The courtyard is stunning and grand, with a large fountain in the center and surrounded by four monumental iwans, which are large vaulted chambers. The marble floor is inlaid with stunning designs.



Lamps hang from long strings of chain in each of these chambers, the length of which stands as a reminder of their vast size.



The largest and most ornate of these chambers is the mihrab, which indicates the “qibla” – the direction of Mecca. This main qibla iwan was world renowned in its time for both its size and its beauty.




The carvings along the qibla are stunning, and also share a secret. Generally architects were not able to claim their artistry as the fame of these great mosques would go to the Sultan that commissioned them. The chief architectural designed of the Mosque-Madrassa of Sultan Hassan, Muhammad ibn Bailick al-Muhseini, carved his own name hidden among the stunning carvings (see the corner, running up the side, where the vine design breaks way for Arabic lettering).


Sitting just behind the main qibla iwan is the mausoleum. It is accessed from through a doorway to the left of the mihrab. The walls of the mausoleum are inlaid with gold and silver, with ornate Arabic designs.



And with this, I wrap up my Mosque Monday series! Writing about these gorgeous sites has been a true pleasure for me as I have had the opportunity to relive these experiences that seemed so fleeting. Sadly I don’t know when I will be able to travel again given the uncertainty of the public health situation around the globe, but until I am able to get to these stunning places again, I will enjoy reveling in the travels of days past.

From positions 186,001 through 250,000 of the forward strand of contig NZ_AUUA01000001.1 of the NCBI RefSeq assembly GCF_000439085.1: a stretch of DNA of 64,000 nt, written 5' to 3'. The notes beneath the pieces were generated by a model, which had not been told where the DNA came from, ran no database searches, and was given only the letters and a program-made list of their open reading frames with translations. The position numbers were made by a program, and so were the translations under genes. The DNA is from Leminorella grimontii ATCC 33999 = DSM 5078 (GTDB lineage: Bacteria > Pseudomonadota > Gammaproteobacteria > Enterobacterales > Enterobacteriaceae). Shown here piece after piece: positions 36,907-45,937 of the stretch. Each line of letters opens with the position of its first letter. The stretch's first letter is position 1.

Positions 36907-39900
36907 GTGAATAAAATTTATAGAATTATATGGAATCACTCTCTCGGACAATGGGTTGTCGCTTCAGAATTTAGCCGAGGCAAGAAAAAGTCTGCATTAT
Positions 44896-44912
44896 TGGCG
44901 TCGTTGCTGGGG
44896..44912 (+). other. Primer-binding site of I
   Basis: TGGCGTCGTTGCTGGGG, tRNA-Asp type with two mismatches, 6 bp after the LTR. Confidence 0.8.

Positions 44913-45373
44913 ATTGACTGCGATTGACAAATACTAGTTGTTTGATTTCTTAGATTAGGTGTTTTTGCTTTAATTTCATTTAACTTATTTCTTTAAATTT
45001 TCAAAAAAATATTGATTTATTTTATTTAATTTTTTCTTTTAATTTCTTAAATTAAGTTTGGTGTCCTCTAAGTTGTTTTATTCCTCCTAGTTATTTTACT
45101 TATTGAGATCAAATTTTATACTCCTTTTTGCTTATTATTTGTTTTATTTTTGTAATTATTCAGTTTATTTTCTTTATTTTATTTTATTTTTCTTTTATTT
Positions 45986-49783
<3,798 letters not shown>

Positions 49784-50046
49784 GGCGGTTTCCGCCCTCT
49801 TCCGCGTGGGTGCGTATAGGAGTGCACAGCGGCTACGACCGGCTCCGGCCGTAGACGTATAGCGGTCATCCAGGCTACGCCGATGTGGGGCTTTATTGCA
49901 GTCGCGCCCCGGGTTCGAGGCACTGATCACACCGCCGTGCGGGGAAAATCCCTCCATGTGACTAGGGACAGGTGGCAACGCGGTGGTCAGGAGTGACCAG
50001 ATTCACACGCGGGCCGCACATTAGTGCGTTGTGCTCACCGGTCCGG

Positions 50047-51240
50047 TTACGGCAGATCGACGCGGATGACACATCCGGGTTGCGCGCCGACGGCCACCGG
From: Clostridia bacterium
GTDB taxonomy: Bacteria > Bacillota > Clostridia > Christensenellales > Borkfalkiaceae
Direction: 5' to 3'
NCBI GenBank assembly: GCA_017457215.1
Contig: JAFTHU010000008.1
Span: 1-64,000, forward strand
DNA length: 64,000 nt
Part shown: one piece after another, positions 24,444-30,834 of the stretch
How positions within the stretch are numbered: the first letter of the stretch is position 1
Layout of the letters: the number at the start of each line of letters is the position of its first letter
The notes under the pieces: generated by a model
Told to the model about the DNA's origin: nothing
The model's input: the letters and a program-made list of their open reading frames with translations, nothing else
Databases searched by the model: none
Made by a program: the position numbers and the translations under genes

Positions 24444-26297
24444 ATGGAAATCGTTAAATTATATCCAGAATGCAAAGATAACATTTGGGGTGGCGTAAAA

More to come soon! Ciao Ciao, Darlings!



Mosque Monday – Quwwat-ul-Islam Mosque


Mosque Monday is a month-long series through Ramadan where I am sharing some of the beautiful mosques that I have visited.

In 2017, my younger brother spent a year living and working in India. So naturally, despite having a new baby, my husband and I were certain to find a spare week to visit him. April (despite the crushing heat) presented an opportunity as my stepson was visiting with his mother and we would only have one child to bring in tow. So, we packed our bags, brought the necessities for our 13-month-old and hopped a flight to Delhi. Although nearly 85% of Indians are Hindu, there are significant Islamic roots in India, and Islam is the second most common religion.


While we did visit the Taj Mahal while in India (which is truly spectacular), my reason for not featuring it is not because I am trying to seem more offbeat or trendy, but rather because the Taj Mahal, is not a mosque. It is, of course, a stunning vision of Islamic art, but it is a mausoleum – a beautiful tomb from an emperor to his beloved wife.

Now, while there are any number of beautiful mosques in and around Delhi, we actually visited only one during our far-too-short week in India. And even that mosque you may not even realize is a mosque when you visit because it is in ruins. Despite its ruined state, however, the Quwwat-ul-Islam Mosque remains truly beautiful.

qtub minar